Even so, a six person “targeting” team is a very thin deployment even for military intelligence or the NZSAS, which tend to deploy in platoon sized units. Unless the announced six-person team has larger backup in theatre behind it, there are no redundancies in the deployment, say, if a trooper breaks an ankle while playing paddleboard at the HQ. As things stand, the NZDF as a whole has severe retention problems that include the NZSAS, especially among non-commissioned officers, aka corporals ad sergeants (NCOs) that are the backbone of the regiment. Similar problems afflict other specialist units. In other words, the thinness of the deployment may be symptomatic of much larger problems within the NZDF.

The government says that there will been NZDF boots on the ground in Yemen. Not only do I take the government and NZDF word on this with a big grain of salt, but I will note that Yemen is contested space, the Houthis do not control all of it, and Saudi Arabia shares a border with it. Since the Saudis have conducted a murderous military campaign against the Houthis in the ongoing civil war between the Saudi-backed Republic of Yemen government and Houthi movement “rebels,” it is not far-fetched to think that it or the Republic of Yemen might welcome some anti-Houthi Western specialist forces on their soil.

(As an aside, PM Luxon has a certain form when it comes to the Red Sea conflict. He was the CEO of Air New Zealand during the Key government when an Air New Zealand subsidiary engineering firm sold maritime turbines to the Saudi Navy. Around that same time MFAT approved sale of military support equipment like range finders and fire control systems to the UAE knowing that they could be used against the Houthis (since the UAE is part of the Saudi led coalition against the Houthis), in contravention of voluntary international sanctions imposed because the Saudi coalition was committing war crimes against the Houthi population in the (still ongoing) civil war in Yemen. MFAT signed off on both deals, reflecting the Key government’s approach to such things. When confronted after the turbine sale was completed, Luxon said that he was not involved and had no responsibility for the decision, saying that it was made below his pay grade. That is a bit rich for a guy who pontificates about how he used to run an airline, but more importantly is symptomatic of how National selectively approaches relations with powerful authoritarian human rights-abusing regimes).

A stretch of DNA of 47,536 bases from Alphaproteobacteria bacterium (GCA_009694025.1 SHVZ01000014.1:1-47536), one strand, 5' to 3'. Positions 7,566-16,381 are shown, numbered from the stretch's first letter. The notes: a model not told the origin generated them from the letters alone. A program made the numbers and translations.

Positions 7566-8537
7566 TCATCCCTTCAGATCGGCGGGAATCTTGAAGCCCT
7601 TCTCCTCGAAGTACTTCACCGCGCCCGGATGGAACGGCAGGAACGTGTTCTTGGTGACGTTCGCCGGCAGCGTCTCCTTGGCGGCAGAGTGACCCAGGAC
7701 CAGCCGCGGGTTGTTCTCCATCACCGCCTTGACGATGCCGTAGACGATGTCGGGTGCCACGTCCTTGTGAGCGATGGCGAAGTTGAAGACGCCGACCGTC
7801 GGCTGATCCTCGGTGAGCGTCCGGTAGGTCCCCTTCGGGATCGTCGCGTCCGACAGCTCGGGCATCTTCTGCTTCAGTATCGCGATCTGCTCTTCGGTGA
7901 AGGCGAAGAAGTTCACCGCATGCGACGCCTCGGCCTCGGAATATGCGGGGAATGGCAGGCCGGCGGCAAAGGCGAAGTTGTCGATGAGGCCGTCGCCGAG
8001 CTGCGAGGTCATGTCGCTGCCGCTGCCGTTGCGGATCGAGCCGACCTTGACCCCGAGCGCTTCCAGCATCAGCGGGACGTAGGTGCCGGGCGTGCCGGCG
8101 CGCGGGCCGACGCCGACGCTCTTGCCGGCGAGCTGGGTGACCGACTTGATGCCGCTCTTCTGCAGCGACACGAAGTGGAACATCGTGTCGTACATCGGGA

The government also insist that the team will not be involved in combat roles. This is an obfuscation as well as a distinction without a difference. The reason is that “targeters” are part of what is known as the “kill chain.” The “kill chain” starts with intelligence-gathering, moves through target identification and selection, then weapons and delivery platform designation, and ends with a trigger pull or launch command. The NZDF just joined the anti-Houthi kill chain. How is that so?

The NZDF “targeting” team will analyse intelligence feeds from technical (TECHNT), signals (SIGINT) and human (HUMINT) sources, including satellite and drone imagery in real time. They will evaluate the legitimacy of the intelligence by confirming the targets using a variety of means, of which getting proximate eyes on potential targets using their core skills is one possibility. In some cases targeting teams get close enough to electronically “paint” designated targets prior to air strikes (think along the lines of extremely sophisticated laser pointers). Once the target identity is confirmed and deemed actionable under the ROE, the team will pass its confirmation of the target to commanders who operate weapons platforms and who designate what sort of weapons should be used given the nature of the target (say, a sea-launched cruise missile from a destroyer or submarine or an air-launched Hellfire missile from land or carrier-based aircraft).